During the second day of Pwn2Own Vancouver 2019, competition managed to win a total D$270,000 in cash awards for their Mozilla Firefox and Microsoft Edge web browsers, as well as for their VMware Workstation clients.
The Fluoroacetate team successfully targeted and used the Mozilla Firefox web browser with the use of a JIT bug, an out – of-bound Write in the Windows kernel as a part of the first event. Check for mozilla vulnerability scanner here.
It also tried to handle Microsoft’s Edge web browser, which had a VMware escape and an escalation of the kernel, using a exploit chain which combined “Edge confusion of type, a windows kernel racing condition, and an off-bound write to the VMware Workstation.
They started from a VMware Workstation customer and visited a specially created Microsoft Edge website to avoid VM and execute code on the hypervisor. Both operational demonstrations earned Fluoroacetate $180,000 during the second day, bringing them to a total of $340,000, together with their previous $160,000 earnings from the previous day.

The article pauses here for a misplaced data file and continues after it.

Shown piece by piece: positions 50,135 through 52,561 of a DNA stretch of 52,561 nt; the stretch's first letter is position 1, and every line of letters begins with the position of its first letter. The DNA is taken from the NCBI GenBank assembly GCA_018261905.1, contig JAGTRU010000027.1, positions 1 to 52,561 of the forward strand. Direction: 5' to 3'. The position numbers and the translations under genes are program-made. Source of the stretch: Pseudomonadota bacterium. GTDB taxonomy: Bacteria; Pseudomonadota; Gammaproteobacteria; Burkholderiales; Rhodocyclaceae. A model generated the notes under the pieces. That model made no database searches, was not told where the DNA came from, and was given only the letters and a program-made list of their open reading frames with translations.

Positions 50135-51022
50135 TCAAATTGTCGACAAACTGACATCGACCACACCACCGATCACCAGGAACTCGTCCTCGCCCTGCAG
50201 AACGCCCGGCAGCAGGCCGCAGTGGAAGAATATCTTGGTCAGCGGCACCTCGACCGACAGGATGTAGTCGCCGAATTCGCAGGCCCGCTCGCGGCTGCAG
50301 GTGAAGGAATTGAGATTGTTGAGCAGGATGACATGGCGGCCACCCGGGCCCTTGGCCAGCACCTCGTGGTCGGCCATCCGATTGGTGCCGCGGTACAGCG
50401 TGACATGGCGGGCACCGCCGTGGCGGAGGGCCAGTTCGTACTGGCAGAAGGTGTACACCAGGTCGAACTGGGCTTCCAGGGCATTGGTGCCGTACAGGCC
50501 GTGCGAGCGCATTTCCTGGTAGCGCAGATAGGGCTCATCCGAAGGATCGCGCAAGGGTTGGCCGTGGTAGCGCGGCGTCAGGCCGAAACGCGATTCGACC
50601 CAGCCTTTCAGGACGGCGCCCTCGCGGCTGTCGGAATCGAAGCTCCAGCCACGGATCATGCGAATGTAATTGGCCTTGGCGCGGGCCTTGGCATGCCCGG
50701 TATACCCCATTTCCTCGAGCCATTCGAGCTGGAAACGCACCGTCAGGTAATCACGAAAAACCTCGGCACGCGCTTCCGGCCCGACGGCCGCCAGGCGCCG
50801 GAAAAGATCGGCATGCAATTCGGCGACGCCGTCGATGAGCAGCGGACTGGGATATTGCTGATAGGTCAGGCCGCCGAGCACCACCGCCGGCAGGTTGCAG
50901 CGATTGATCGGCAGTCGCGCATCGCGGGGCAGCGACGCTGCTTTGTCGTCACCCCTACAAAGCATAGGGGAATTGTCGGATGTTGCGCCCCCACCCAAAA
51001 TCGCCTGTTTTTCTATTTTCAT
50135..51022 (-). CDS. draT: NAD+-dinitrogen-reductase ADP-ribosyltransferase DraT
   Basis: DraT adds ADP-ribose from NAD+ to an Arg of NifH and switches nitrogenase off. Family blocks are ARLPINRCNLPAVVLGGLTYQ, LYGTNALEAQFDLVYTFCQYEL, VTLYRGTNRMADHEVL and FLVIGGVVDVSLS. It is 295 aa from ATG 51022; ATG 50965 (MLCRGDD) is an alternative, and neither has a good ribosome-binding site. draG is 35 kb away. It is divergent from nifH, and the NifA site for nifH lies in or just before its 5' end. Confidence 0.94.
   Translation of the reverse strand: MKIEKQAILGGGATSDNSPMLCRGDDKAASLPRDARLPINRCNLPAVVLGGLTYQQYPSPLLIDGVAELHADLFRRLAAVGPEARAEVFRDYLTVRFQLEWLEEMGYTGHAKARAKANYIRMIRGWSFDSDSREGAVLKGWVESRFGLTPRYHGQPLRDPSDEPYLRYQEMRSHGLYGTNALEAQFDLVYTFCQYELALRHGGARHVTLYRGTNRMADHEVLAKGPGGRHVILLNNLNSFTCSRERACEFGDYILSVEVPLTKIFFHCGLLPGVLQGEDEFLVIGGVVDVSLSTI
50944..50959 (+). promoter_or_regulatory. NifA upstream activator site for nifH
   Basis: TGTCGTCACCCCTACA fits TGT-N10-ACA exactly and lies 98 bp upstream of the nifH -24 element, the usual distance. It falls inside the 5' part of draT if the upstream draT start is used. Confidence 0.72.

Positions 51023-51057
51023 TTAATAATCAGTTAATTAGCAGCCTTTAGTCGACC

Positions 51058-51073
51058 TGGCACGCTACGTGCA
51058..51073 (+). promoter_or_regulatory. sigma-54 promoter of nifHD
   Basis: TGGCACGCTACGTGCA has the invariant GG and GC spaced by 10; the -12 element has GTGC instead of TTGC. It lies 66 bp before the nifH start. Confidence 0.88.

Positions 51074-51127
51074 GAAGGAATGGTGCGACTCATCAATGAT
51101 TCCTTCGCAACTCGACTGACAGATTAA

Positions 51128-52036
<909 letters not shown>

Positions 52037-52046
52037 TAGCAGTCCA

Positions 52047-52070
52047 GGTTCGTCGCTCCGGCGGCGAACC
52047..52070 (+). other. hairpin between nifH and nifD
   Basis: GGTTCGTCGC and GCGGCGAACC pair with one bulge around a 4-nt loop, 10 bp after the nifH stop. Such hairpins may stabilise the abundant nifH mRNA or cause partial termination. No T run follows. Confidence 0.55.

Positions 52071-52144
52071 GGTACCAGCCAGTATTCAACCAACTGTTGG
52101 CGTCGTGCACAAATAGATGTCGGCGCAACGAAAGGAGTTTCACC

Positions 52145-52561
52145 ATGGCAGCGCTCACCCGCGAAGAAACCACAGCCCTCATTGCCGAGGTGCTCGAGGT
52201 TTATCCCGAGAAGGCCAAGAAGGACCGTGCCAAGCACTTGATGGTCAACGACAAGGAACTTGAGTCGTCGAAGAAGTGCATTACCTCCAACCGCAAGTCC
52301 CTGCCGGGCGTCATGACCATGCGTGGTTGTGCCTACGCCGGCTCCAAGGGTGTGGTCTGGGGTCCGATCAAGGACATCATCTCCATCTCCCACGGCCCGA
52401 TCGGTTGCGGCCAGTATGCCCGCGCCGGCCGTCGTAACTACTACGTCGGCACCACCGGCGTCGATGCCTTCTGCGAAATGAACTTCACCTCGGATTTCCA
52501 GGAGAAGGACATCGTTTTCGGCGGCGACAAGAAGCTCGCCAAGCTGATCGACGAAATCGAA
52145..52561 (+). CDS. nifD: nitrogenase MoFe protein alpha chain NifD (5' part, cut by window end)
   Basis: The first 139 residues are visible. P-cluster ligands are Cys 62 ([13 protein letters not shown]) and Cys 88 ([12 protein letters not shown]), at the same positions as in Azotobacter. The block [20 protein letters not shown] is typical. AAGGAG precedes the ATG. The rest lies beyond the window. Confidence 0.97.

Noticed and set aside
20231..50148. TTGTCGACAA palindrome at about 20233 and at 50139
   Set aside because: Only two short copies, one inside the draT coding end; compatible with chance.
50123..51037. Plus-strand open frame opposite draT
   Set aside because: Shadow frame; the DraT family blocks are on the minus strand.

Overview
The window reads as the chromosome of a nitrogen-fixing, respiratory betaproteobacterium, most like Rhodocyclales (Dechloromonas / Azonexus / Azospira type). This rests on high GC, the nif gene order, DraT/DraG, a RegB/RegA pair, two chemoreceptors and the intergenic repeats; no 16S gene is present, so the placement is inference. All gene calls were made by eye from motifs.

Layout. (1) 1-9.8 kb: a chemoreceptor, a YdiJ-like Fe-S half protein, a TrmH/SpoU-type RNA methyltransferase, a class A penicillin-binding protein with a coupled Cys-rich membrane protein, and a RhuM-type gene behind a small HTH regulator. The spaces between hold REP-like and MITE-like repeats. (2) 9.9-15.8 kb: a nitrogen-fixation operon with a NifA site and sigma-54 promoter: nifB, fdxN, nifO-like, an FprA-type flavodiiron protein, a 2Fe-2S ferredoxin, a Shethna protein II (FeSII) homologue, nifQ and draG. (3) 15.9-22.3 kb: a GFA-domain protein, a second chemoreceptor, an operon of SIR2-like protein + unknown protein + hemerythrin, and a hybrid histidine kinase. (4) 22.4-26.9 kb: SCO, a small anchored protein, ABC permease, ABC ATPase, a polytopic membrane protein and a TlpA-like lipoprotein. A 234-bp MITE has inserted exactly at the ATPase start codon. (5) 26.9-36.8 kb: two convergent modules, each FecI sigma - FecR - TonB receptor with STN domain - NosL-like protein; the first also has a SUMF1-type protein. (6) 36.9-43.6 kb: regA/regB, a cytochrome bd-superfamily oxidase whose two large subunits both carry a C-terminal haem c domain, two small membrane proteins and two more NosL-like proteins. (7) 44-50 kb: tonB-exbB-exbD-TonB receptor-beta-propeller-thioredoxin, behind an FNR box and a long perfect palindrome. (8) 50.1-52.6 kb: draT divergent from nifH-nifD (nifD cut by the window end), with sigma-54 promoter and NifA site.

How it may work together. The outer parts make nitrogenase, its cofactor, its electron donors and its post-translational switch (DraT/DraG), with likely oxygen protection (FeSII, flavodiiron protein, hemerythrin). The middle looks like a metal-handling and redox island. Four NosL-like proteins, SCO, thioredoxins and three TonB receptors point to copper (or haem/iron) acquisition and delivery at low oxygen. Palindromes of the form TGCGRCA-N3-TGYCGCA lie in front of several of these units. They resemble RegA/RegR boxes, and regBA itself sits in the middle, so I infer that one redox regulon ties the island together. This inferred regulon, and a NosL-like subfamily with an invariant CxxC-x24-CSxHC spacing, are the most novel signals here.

Niklas Baumstark also targeted and successfully hacked Mozilla’s Firefox browser with a JIT bug chained with the logic bug that escaped the sandbox of the browser and earned $40,000. Arthur Gerkis from Exodus Intelligence, who managed to get out of the sandbox using a double-free renderer and the logic bug, also took advantage of Microsoft’s Edge, and received $50,000 for his effort.
During the first two days of the 2019 Pwn2Own contest in Vancouver the participants got a $510,000 cash award for eight operations and a partial win, which was successfully hacked by Safari, Firefox, Edge, VMware Workstation and Virtualbox. On the third and last day, Team KunnaPwn and Fluoroacetate are targeted at the VCSEC component and the Tesla Model 3 chromium based infotainment system in the automotive category of a competition.
According to the organizers of the contest, “the first successful researcher can also get away from the competition in his own brand new Model 3.” This year’s Pwn2Own competition is the first to come in with an automotive category that has “Awards range from $35,000 to $300,000 depending on a number of factors including exploits” to hack a Tesla Model 3 rear wheel.